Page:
If you’re shopping for new books, check out The Mysterious Benedict Society (by Trenton Lee Stewart, ISBN: 978-031-605-7776), The Invention of Hugo Cabret (by Brian Selznick, ISBN: 978-043-981-3785), The Valley of Secrets (by Charmian Hussey, ISBN: 978-068-987-8626) and The Seven Wonders of Sassafras Springs (by Betty G. Birney, ISBN: 978-141-693-4899).

They are just some of the beautifully and imaginatively illustrated children’s books that are now available. Perhaps publishers are beginning to realise that most people are never too old or serious for pictures. 

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14. It's Still a Mystery to Me

YTSL's latest post in her Webs of Significance blog is about favourite crime fiction writers.

Like her, my first brush with mystery writing was through Enid Blyton's kiddie detectives, Famous Five et al.

Unlike YTSL, I still read these books. Five Go on a Hike Together and The River of Adventure (Philip, Dinah, Jack, Luch ann and Kiki the parrot) are favourite re-reads.

My five favourite crime fiction writers, since you ask (???), are, in no particular order:

1. Josephine Tey: Inspector Alan Grant appears in a number of her novels. My favourites which feature him are The Daughter of Time and The Franchise Affair (although he isn't the "star" here).

2. Dorothy L. Sayers: Lord Peter Wimsey ... I'm not sure what to make of him, but I adore Harriet Vane, the woman he saves from the gallows and marries, much to the horror of his sister-in-law the Duchess of Denver. Wimsey has a rockin full name though: Peter Death Bredon! Death? Death!!!

3. Agatha Christie ... but only her Poirots. I detest Miss Marple.

4. Elizabeth George. Or at least, most of her Inspector Lynley series. I don't like the last two books: With No One As Witness and What Came Before He Shot Her. I hope she writes at least one more book and gives Barbara Havers a happy ending. She deserves it!

5. G. K. Chesterton for his Father Brown books.

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15. Reading Room

The Reading Room column in StarTwo (every Friday) now features discounts, courtesy of Kinokuniya bookstore in KLCC.

To take advantage of the 20% discount you have to buy the paper and cut out the coupon at the bottom of the column. Each offer lasts two weeks or while stocks last and each coupon is valid for just one copy of each book. Only original coupons are accepted, ie no photocopies.

(Junior Reading Room, which features children's and YA books, is out on the second and fourth Fridays of each month.)

Reading Room

16 March 2007, StarTwo

The suffering of peasants


Will the Boat Sink the Water?
Authors: Chen Guidi and Wu Chuntao
Translator: Zhu Hong
Publisher: PublicAffairs, 256 pages

THIS prize-winning piece of investigative journalism sold more than 250,000 copies before it was banned. Its authors suffered much abuse and harassment for writing truthfully about the life of China’s peasants, but the book went on to sell in the millions on the black market. While cities like Shanghai and Beijing enjoy a booming economy, the provinces have remained poverty-stricken, largely unchanged since the 15th century. This book, translated into English for the first time, focuses on Anhui, one of China’s poorest provinces. The authors spent three years there, speaking to the peasants, and the result is a vivid portrait of China’s underclass, giving a voice to 900 million who suffer under the tyranny of their country’s petty dictators.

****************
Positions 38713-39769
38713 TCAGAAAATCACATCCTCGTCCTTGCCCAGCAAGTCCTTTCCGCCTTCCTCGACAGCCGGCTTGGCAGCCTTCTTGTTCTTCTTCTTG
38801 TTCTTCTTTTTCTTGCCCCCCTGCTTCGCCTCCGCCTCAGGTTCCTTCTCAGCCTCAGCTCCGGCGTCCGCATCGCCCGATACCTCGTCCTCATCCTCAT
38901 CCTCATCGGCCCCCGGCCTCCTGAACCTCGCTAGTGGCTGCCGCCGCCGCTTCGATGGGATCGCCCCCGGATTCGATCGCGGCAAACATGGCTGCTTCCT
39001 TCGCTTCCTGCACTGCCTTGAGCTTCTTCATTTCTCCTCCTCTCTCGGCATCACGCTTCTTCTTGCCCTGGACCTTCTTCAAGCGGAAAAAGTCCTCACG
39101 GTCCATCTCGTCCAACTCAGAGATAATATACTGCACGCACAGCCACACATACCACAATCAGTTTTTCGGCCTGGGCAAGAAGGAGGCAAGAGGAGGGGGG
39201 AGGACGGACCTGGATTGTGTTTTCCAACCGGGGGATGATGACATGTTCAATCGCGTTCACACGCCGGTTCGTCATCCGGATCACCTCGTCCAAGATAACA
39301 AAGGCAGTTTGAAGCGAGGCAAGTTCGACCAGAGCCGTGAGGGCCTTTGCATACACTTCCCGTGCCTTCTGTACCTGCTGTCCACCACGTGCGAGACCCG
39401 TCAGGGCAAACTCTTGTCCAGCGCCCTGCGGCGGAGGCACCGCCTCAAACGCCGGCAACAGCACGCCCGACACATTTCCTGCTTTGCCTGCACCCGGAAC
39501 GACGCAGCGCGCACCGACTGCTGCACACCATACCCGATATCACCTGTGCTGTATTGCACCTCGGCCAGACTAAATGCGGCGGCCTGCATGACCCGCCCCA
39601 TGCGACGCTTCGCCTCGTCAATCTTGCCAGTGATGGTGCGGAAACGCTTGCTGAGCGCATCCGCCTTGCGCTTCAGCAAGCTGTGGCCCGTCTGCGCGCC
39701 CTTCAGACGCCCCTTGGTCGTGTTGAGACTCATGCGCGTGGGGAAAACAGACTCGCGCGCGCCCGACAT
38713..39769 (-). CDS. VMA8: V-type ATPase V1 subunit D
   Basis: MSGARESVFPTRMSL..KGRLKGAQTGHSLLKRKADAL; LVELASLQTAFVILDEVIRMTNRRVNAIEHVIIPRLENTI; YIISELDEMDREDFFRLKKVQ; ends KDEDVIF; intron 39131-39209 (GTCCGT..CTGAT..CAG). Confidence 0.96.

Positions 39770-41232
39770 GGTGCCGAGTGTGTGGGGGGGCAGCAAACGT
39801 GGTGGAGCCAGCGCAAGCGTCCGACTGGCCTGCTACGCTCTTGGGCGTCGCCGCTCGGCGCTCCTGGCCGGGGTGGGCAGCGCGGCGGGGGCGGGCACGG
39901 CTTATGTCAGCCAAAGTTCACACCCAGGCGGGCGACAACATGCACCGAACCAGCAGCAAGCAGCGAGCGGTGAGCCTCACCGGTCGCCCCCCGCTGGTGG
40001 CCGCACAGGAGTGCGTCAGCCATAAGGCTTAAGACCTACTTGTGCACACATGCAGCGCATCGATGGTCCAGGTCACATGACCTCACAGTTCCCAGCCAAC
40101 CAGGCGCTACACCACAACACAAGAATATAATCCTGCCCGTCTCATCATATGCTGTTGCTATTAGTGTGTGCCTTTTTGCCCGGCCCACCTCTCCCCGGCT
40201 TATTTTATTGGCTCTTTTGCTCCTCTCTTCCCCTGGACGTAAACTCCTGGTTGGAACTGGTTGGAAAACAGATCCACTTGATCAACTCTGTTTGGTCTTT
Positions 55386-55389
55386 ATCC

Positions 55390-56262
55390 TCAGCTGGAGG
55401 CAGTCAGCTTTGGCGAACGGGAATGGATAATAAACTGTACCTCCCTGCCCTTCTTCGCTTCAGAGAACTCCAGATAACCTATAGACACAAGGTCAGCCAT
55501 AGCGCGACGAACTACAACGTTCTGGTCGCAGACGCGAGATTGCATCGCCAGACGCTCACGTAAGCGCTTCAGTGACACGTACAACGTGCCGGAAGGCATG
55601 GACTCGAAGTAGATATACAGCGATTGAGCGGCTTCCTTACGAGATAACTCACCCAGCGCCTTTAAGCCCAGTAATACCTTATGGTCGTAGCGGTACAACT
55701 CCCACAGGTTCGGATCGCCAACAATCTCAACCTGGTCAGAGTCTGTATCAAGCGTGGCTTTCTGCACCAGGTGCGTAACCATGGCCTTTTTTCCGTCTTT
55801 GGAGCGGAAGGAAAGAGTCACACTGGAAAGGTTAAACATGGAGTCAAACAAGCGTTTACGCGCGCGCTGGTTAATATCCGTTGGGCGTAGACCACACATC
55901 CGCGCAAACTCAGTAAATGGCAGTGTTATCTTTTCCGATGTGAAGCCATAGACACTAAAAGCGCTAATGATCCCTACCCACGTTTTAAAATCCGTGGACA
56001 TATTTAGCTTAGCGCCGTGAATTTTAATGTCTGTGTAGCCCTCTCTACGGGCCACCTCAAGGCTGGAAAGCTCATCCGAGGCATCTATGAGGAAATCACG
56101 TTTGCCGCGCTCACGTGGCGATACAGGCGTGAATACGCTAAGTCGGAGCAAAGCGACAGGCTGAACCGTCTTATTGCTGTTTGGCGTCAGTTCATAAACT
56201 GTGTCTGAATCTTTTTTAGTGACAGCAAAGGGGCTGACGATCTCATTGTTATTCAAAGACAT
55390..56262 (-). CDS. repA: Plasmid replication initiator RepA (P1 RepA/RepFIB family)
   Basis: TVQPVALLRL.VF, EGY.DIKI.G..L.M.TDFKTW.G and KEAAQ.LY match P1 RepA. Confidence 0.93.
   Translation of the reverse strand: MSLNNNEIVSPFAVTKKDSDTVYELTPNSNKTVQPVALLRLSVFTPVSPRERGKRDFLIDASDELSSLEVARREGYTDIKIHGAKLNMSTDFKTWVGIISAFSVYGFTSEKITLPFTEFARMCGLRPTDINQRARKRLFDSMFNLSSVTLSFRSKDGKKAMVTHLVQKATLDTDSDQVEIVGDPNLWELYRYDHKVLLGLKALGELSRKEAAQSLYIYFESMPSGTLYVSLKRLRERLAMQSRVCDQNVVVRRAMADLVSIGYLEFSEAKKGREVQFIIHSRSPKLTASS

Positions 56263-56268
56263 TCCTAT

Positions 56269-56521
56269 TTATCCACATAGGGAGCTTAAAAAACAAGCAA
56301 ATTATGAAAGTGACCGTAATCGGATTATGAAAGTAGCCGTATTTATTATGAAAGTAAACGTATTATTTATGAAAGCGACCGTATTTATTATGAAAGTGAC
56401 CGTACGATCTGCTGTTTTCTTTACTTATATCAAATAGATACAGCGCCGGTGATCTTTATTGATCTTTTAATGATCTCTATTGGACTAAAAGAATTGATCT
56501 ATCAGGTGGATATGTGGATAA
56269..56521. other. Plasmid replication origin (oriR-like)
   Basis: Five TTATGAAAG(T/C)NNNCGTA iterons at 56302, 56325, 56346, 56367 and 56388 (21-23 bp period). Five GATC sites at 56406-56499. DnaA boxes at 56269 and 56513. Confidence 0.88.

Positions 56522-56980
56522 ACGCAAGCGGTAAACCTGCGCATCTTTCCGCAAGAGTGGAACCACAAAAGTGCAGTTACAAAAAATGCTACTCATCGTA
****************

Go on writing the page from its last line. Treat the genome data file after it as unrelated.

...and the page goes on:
Author: Ayaan Hirsi Ali
Publisher: Free Press, 368 pages


IN this memoir, Ayaan Hirsi Ali describes her life as a Muslim woman who survived a civil war, female circumcision, beatings and many other challenges before her escape to the Netherlands where she began her fight for Islamic reform. Reviled by militant Muslims for her rebellious and outspoken nature, Ayaan is also celebrated as a survivor. However, she has been criticised for confusing tribal practices with Islamic law, and making sweeping and unfair statements about Muslims.


Nabeel’s Song
Author: Jo Tatchell
Publisher: Sceptre, 384 pages

THIS is the story of a family separated because of Saddam Hussein’s brutal regime. Nabeel Yasin was Iraq’s most famous young poet when, in 1979, he left Iraq with his wife and son. Up until then, Nabeel had suffered beatings by Saddam’s secret police. He had also been declared an “enemy of the state” and would have been executed had he not fled to Europe. Nabeel left his beloved mother and siblings and this book recalls the life of the family before they were torn apart, from pre-Saddam days up to the dark time of the dictator’s bloody reign. It is an absorbing and touching saga of a family affected by war and injustice, but who remain unshaken in their love for each other and their homeland.


For a House Made of Stone
Authors: Gina French and Andrew Crofts
Publisher: Vision Paperbacks, 296 pages

GINA’s desire to support her family and build them a stone house takes her far and wide, from Manila’s seedy red-light district to sophisticated New York City bars. She finally falls in love with a British man and marries him. The couple has a son, but Gina’s dreams of happily-ever-after crumble when her husband proves to be abusive. His violence drives her to the brink of madness and Gina stabs him to death. Faced with a murder charge in a foreign country, she has to call on every ounce of emotional, spiritual and physical strength to see her through. This is Gina’s story of hope and survival, and the triumph of love and hope over despair and betrayal.


Running with Scissors
Author: Augusten Burroughs
Publisher: Picador, 331 pages

TOUTED as non-fiction, this book is a disturbing, yet bizarrely entertaining account of author Augusten Burroughs’ childhood. 

With both his emotionally-unavailable father and manic-depressive mother unwilling to care for him, 11-year-old Burroughs was shipped off to be raised by the anarchic Finch family.